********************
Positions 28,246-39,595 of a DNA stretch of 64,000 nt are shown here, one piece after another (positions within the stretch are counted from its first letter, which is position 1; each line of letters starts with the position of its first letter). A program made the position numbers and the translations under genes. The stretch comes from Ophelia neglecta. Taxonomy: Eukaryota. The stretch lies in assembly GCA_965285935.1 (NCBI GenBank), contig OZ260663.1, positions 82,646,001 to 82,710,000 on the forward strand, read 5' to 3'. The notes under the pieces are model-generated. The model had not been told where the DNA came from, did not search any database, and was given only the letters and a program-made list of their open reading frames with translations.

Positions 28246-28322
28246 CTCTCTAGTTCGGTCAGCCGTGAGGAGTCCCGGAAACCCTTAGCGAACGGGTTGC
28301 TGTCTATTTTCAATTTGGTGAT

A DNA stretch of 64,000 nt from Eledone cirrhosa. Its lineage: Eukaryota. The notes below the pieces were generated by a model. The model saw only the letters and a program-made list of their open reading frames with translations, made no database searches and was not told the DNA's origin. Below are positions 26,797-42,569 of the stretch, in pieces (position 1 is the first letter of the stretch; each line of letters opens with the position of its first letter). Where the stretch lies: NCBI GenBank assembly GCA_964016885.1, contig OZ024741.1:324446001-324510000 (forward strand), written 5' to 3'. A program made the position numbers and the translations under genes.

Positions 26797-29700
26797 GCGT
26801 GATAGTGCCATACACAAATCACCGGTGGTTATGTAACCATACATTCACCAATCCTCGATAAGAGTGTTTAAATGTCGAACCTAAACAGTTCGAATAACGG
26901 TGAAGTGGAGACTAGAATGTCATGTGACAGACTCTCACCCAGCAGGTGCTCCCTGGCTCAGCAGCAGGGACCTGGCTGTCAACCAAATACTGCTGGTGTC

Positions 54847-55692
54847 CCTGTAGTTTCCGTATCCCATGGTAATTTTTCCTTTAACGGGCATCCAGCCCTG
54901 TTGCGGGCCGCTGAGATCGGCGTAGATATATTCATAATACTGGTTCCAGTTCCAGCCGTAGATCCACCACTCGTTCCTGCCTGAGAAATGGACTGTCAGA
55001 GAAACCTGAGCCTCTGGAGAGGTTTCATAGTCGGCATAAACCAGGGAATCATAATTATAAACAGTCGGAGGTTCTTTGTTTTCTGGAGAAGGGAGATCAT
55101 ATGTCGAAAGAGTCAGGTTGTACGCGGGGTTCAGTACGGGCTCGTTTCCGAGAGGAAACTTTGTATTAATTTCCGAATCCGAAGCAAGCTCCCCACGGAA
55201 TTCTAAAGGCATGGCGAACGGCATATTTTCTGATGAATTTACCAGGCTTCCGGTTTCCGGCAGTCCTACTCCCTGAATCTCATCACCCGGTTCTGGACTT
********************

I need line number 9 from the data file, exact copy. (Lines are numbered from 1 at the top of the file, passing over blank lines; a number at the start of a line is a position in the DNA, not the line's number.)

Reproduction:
26901 TGAAGTGGAGACTAGAATGTCATGTGACAGACTCTCACCCAGCAGGTGCTCCCTGGCTCAGCAGCAGGGACCTGGCTGTCAACCAAATACTGCTGGTGTC